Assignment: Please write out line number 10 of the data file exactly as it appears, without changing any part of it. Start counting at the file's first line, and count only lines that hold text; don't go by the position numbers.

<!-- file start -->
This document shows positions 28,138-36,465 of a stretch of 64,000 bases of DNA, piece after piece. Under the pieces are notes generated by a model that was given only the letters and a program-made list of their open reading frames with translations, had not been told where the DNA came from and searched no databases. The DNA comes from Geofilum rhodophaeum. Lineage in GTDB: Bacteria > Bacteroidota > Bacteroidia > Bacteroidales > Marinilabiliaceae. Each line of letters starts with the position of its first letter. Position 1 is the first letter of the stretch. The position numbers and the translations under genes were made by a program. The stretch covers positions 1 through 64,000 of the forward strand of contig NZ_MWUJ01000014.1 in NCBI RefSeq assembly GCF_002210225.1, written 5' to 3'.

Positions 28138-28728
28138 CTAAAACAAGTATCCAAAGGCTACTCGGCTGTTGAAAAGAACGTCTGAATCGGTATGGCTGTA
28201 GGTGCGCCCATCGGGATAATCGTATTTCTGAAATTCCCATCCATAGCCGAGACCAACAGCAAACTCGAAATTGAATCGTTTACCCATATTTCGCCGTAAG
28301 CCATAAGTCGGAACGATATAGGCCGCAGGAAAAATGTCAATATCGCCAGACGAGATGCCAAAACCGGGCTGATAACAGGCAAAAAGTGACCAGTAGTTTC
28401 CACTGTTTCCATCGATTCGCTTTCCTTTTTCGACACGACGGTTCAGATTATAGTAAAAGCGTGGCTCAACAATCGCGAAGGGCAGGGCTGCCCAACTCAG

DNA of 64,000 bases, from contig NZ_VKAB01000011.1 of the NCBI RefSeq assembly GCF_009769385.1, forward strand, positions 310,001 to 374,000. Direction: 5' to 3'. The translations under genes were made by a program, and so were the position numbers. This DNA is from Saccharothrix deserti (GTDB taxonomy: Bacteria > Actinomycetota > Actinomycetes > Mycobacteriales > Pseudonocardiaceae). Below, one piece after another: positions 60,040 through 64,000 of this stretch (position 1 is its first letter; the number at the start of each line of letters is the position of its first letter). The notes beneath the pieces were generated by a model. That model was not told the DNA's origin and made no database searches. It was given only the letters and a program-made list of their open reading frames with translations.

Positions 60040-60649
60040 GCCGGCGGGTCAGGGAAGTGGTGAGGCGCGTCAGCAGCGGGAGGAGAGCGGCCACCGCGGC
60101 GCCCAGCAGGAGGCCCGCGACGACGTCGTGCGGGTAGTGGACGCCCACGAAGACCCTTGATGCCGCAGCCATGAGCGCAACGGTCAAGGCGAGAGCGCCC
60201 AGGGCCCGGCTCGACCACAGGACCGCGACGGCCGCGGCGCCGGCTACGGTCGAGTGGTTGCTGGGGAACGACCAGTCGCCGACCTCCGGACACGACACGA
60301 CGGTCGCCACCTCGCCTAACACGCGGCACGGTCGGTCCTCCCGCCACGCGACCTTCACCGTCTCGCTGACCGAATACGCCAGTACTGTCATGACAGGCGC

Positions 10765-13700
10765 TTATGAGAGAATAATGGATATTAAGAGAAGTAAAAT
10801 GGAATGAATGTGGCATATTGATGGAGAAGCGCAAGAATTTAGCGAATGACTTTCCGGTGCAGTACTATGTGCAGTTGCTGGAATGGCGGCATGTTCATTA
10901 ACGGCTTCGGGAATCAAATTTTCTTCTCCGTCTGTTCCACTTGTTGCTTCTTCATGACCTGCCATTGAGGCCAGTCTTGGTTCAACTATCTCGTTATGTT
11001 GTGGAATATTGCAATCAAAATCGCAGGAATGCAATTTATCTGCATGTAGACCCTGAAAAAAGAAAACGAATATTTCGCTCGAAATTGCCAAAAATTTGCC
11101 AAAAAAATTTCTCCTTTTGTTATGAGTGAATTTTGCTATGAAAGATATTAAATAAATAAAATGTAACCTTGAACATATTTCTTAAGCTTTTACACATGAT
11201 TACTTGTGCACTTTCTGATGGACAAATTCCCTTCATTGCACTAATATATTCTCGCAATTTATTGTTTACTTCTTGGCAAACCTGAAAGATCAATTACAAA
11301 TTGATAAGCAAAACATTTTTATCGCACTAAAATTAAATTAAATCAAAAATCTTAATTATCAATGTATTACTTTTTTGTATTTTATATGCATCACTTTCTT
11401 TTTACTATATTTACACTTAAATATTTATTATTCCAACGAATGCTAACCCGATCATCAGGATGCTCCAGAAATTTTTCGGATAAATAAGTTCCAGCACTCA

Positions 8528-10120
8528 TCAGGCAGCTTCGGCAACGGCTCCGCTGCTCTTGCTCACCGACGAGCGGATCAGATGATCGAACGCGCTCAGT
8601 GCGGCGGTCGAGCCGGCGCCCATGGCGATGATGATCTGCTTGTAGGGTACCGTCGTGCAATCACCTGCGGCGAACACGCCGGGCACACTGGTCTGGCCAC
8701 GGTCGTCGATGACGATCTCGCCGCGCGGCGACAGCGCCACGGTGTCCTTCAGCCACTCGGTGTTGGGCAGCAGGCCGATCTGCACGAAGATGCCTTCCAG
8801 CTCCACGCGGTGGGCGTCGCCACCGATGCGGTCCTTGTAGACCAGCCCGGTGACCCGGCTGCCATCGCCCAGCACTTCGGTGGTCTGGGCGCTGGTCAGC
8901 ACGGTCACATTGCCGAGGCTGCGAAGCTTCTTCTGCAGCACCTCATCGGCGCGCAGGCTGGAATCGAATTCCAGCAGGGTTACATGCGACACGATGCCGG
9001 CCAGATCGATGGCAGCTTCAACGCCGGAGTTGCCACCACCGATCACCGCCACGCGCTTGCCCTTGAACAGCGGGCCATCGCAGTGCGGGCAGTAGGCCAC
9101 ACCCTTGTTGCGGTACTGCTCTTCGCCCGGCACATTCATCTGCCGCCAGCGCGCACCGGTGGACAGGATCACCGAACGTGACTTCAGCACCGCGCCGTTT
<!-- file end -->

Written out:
60101 GCCCAGCAGGAGGCCCGCGACGACGTCGTGCGGGTAGTGGACGCCCACGAAGACCCTTGATGCCGCAGCCATGAGCGCAACGGTCAAGGCGAGAGCGCCC